Over the last 10 years, I have seen a number of changes across all sectors and regions, and I’ve been fortunate enough to have a successful recruitment portfolio during this time.
The current economic climate has created financial difficulties for many businesses globally. Some companies may not survive, whilst others may downsize, this will leave a high population of candidates actively looking for work. So what did we learn from the last recession, and what can we take forward into this period of uncertainty?
During my first year at Ashley Kate making sure your CV was ‘on point’ was paramount to the success of securing an interview, let alone the role. A number of businesses centralised their services, so regional roles were few and far between, L&D and recruitment roles were a luxury and the public sector had an open market on private-sector candidates; now we are all affected. If we are fortunate, we will come out of this much quicker than 2008/9, but you will need to prepare the very best CV to take to market.
So what does your new CV need?
The volume of applications that a hiring manager or recruiter will receive will be 3 times more than they received in January, so;
You need to make sure that your winning CV highlights the right words, so a little bit of ‘buzzword bingo’. An unfortunate term, but it will enable hirers to reduce c150 applications to 50 easier.
Never assume the reader knows what your company does, be specific.
A lot of applicant tracking systems will allow the hirer to search for keywords in your CV. They won’t know if you work in a unionised environment if you don’t state it. They won’t know if your business is/was global. They won’t know if your business went through a merger or acquisition. They won’t know whether there was a restructure that led to redundancies. So these are the things that you need to ensure are in your CV.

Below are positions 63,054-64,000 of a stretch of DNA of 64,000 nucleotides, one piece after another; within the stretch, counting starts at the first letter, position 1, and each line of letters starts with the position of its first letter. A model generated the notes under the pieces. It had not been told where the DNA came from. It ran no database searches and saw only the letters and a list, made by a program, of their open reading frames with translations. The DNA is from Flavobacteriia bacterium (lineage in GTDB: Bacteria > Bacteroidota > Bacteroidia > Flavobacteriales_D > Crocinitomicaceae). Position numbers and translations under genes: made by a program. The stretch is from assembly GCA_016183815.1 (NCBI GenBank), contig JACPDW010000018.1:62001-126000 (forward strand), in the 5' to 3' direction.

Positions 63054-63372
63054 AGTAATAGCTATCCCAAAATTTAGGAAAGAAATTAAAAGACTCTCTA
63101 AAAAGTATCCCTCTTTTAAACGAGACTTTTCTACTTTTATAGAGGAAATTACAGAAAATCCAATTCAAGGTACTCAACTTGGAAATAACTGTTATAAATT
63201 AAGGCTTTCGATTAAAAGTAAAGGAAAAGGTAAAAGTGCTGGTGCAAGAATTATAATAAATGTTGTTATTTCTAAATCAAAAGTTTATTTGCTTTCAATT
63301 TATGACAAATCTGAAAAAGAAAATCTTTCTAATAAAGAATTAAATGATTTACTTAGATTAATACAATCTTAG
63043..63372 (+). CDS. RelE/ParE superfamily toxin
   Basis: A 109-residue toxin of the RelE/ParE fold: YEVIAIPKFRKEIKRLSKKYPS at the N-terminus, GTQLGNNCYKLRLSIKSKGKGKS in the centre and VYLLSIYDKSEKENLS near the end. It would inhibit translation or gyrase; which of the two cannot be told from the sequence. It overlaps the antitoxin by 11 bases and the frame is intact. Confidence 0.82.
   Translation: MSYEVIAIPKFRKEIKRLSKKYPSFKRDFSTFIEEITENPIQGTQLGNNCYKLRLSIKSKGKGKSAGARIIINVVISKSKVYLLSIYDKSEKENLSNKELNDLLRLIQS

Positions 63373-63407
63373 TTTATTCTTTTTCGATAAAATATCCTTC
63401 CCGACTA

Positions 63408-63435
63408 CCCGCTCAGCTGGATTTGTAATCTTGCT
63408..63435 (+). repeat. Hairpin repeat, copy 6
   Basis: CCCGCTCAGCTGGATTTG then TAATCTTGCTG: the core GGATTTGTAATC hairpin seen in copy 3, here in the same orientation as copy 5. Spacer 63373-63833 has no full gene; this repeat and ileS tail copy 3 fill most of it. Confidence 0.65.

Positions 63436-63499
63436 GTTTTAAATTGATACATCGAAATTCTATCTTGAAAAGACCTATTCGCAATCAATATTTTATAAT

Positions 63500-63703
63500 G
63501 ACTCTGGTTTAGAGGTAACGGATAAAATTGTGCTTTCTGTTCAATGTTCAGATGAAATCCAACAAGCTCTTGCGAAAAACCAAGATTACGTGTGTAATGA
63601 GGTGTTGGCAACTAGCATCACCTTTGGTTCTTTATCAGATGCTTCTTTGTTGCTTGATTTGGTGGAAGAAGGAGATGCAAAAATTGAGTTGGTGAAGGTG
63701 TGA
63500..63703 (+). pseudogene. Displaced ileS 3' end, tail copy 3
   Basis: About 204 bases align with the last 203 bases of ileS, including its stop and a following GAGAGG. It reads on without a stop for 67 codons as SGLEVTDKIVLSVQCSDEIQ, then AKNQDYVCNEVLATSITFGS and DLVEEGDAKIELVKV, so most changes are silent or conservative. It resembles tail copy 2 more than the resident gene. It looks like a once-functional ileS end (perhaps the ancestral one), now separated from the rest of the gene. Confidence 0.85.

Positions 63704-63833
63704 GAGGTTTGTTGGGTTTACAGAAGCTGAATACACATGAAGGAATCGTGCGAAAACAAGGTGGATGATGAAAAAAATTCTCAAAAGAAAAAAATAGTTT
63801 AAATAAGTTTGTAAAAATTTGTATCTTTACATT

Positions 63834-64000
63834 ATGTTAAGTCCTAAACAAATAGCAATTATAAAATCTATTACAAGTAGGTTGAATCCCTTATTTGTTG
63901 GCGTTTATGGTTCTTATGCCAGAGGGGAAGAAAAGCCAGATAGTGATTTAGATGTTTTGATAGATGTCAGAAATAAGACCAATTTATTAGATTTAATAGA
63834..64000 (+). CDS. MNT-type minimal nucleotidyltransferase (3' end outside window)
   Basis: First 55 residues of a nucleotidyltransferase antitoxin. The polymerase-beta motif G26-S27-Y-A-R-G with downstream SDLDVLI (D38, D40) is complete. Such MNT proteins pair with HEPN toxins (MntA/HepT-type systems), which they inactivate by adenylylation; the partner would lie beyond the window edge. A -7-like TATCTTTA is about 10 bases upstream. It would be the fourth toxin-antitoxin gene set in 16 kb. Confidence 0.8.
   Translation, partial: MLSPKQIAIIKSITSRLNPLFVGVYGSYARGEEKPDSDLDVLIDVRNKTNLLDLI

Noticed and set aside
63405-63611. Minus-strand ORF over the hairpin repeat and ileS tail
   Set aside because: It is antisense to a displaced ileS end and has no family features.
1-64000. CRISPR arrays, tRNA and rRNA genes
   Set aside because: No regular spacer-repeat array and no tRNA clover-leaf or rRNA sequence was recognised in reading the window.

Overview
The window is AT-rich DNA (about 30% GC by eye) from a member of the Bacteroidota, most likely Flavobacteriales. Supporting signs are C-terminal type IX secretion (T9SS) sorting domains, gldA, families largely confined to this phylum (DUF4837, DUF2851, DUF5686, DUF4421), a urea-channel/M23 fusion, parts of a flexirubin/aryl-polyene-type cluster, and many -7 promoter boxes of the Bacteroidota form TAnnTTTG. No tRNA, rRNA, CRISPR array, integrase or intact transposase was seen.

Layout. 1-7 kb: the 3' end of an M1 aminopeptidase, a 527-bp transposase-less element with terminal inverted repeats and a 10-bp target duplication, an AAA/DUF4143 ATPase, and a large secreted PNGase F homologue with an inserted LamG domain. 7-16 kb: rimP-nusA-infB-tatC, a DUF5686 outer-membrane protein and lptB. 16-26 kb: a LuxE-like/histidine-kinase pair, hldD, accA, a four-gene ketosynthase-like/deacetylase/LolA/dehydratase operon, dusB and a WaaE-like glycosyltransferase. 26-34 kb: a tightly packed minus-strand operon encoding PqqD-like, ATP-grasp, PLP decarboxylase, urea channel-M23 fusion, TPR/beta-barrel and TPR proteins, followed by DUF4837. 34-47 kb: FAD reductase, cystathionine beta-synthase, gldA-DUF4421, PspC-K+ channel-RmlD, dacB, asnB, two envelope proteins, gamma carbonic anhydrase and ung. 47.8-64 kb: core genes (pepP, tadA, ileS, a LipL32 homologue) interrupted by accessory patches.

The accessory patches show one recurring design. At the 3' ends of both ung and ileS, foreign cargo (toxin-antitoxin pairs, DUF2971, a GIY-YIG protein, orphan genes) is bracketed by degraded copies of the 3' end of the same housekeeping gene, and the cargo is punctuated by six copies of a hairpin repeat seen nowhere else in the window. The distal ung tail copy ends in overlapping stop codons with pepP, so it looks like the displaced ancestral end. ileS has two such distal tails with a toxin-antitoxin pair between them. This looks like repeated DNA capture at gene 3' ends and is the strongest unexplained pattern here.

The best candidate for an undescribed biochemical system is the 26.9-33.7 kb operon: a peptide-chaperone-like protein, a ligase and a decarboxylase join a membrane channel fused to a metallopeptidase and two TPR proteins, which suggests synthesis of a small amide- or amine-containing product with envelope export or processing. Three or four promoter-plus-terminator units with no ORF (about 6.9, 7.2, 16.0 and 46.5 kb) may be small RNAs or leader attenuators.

Let’s use the word ‘restructure’ as an example, most HR generalists will at some point in their career have worked in an environment that will have gone through a restructure, but this doesn’t necessarily mean that redundancies were made, be specific.
If you aren’t using a specialist HR agency, they may not be aware that a restructure could have led to job losses – they will only be looking for the words ‘redundant’ or ‘redundancies’, if this isn’t clear in your CV, you may have just been moved to the reject pile.
Other key areas that are missed
- Line/team management
- D&I initiatives
- Employee engagement initiatives
- Cultural change programmes
- Attrition reduction
- Stakeholder management
There is no ‘one size fits all CV’, some will be two pages, some will be three or more. The key thing is to utilise the space well, have you sold YOU well.
If you had to replace yourself in your current role, what would you want to see?
Amanda Underhill is a specialist HR recruiter with over 20 years’ experience in the industry. She joined Ashley Kate HR & Finance in 2010 and has since enjoyed developing long-lasting relationships with both clients & candidates.
Amanda regularly takes part in and organises HR Director Boardroom and HR employment updates across London and Greater London.
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